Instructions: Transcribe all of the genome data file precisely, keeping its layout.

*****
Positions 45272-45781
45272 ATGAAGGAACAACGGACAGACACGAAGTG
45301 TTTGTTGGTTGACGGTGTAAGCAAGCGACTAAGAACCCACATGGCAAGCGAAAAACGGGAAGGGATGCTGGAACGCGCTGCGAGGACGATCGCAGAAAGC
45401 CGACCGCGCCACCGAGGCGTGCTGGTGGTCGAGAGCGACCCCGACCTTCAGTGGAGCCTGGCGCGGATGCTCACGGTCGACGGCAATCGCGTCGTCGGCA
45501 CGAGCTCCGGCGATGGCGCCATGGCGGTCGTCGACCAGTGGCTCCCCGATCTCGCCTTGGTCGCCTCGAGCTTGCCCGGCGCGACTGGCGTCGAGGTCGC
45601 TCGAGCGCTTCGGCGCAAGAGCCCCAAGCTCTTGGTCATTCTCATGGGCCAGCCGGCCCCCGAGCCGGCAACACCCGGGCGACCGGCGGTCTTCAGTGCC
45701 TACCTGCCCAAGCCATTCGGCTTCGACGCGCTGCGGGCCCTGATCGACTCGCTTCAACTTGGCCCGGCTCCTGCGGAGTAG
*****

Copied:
Positions 45272-45781
45272 ATGAAGGAACAACGGACAGACACGAAGTG
45301 TTTGTTGGTTGACGGTGTAAGCAAGCGACTAAGAACCCACATGGCAAGCGAAAAACGGGAAGGGATGCTGGAACGCGCTGCGAGGACGATCGCAGAAAGC
45401 CGACCGCGCCACCGAGGCGTGCTGGTGGTCGAGAGCGACCCCGACCTTCAGTGGAGCCTGGCGCGGATGCTCACGGTCGACGGCAATCGCGTCGTCGGCA
45501 CGAGCTCCGGCGATGGCGCCATGGCGGTCGTCGACCAGTGGCTCCCCGATCTCGCCTTGGTCGCCTCGAGCTTGCCCGGCGCGACTGGCGTCGAGGTCGC
45601 TCGAGCGCTTCGGCGCAAGAGCCCCAAGCTCTTGGTCATTCTCATGGGCCAGCCGGCCCCCGAGCCGGCAACACCCGGGCGACCGGCGGTCTTCAGTGCC
45701 TACCTGCCCAAGCCATTCGGCTTCGACGCGCTGCGGGCCCTGATCGACTCGCTTCAACTTGGCCCGGCTCCTGCGGAGTAG